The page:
Short Story
                                                     Dimitri
                                                                      By Cynthia Hendershot


      The first thing was the blood. Always the blood. Oozing out of my mouth, dripping like small raindrops
from the stained plaster walls. Then there was the scream. Where it came from I don’t know. I don’t think I’ll
ever know. It doesn’t matter though. It was then when I realized. It was something I had known all along. I
had known from dreams.

      There was a table and we were all sitting around it, playing canasta and drinking Bloody Marys and
then there was the face of Dimitri, shining and handsome, my dream lover I had spent so many glorious
nights with. When I saw Dimitri, I saw the blood, then felt it. Like always.

      Dimitri had a sad story. He had been raised in an orphanage in Kiev. He had been a victim of
radiation experiments. He had lived a lonely life as a research scientist trying to study the poison that had
made him sterile and crazy. And he was beautiful.

      Dimitri liked me because I was dark. He liked that I would not be a stupid woman with vacuous
conversation and silly ways. And I had liked that he liked me as myself. The blood did not matter at first. Or
ever, really.

      There he was at the table when I thought he was dead, machine-gunned down by the Russian mafia,
but I should have known better. Dimitri was tougher than that, than anything, really, except the blood. But
the blood turned out to be good in the end. It turned out to be our friend.

      And it was silly at the restaurant that first time in Memphis, trying to make small talk when all we really
wanted to do was talk about deep things and make love. The small talk faded away like smoke
disappearing in a finely-crafted blue glass. And I was glad. I was relieved.

      There is a way of seeing that only Dimitri and the blood could show me. A way of seeing that all the
boredom and frustration was only a veil that could easily be ripped apart, a fine black lace veil that was an
irritation to me. Everyone else we knew embraced the veil, but I wanted to burn it in an ornate fireplace, a
fireplace that had photos behind it of people long dead and forgotten, a fireplace that hopefully would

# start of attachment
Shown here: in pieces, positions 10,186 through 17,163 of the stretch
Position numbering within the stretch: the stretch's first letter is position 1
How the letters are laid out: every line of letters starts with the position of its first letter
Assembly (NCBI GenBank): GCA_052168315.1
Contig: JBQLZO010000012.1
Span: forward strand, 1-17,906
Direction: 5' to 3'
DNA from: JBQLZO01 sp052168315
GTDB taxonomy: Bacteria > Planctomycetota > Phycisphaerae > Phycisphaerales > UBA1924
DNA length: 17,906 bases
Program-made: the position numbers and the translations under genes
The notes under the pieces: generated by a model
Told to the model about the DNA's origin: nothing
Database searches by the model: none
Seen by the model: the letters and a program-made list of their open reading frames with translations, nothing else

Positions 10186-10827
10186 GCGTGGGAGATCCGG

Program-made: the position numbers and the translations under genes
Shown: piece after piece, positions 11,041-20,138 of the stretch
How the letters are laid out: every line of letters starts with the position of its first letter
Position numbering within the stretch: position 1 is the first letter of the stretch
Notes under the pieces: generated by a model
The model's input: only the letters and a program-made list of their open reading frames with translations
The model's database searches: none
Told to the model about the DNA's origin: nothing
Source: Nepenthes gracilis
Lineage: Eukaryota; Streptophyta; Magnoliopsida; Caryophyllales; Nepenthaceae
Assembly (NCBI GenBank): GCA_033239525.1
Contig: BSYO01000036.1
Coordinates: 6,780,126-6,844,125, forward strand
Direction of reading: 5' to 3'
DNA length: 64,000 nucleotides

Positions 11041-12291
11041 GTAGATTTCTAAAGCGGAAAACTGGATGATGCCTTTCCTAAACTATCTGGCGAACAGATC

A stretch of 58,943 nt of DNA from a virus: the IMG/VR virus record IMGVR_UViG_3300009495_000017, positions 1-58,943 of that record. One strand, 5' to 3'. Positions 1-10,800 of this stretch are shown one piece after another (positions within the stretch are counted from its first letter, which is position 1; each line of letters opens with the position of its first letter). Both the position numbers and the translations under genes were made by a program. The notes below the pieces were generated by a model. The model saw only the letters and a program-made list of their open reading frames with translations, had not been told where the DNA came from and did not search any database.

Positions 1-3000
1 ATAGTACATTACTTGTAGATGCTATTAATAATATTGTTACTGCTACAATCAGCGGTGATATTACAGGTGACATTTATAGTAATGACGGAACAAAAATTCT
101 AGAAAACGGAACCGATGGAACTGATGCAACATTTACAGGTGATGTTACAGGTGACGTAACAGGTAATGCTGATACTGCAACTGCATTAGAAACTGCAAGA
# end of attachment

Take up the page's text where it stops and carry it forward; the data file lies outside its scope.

spew sparks and burn the whole house down. Hopefully.

      Before Dimitri I was struggling. Every day was like a hell that only people could create. My only refuge
was in dreaming. And it didn’t matter what the dreams were. If it was a dream about chasing my cat
across a field, or kissing Harvey Keitel, or about being lost and naked on a deserted road, they were all
beautiful like smoke in a blue glass. The only thing, really when Dimitri told me that I didn’t ever have to be
small again, I saw the blood. It was on my white hands when I busted open that glass cell. And I tasted the
blood, sweet as champagne, sweet as the taste of his lips.

      And he was beautiful with large brown eyes and curly black hair and a worn cashmere sweater from
the 1960’s with exactly four moth-eaten holes in it. And I kissed his skin. And I saw the blood and I saw it
covering my face so that I disappeared. And I was content.

      At that restaurant in Memphis he told me a story. A vampire was tired and decided that he wanted to
become a bread maker. He baked his bread day and night, making beautiful marble rye loaves. One day
two strangers walked into his cottage. The vampire had transformed into a cat. The thieves stole six
loaves of the bread, but left one for the black cat watching them judgmentally and curiously from the
wooden table. Two days later the men passed by the vampire’s cottage. He came out and confronted
them. He beckoned for them to come close. He put his strong arms around both of them. He whispered to
them that he should kill both of them for being thieves, but he would spare their lives because they left one
loaf for the cat. The two men ran back to their village and slit their own throats with a sharp steel knife.

      Then there was the radiation. At the orphanage Dimitri had been given oatmeal from the government
every day. It was hot and tasty and dosed with radiation. He had lived. Many had not. At age eight, he
watched his friend Vladimir vomit daily, lose his hair, and then die, a skeleton devoid of blood. Dark eyes
and a pale body.

      And the blood was good. After kissing or talking or dancing or watching a movie, I would see the
blood cover my face. It was reassuring until Dimitri went away, or so I thought. When he went away, killed
by enemies from his country, the blood went away too. So I had to bring it back. In a warm bathtub with
Tylenol p.m. and champagne, I cut. I wanted to slip away, but someone found me. I don’t even remember
who it was. So, I ended up at a table playing canasta when Dimitri came back to me. The blood covered
the table and everyone sitting there, like an explosion of Bloody Marys and then I embraced him again. I
touched his face and stared into his eyes and I laughed. I laughed so hard that it became a scream.
About Cynthia Hendershot

Cynthia Hendershot is the author of City of Mazes and Other Tales of Obsession (Leaping Dog
Press). She has published fiction and poetry in magazines such as Gargoyle, Bakunin, and
Asylum.
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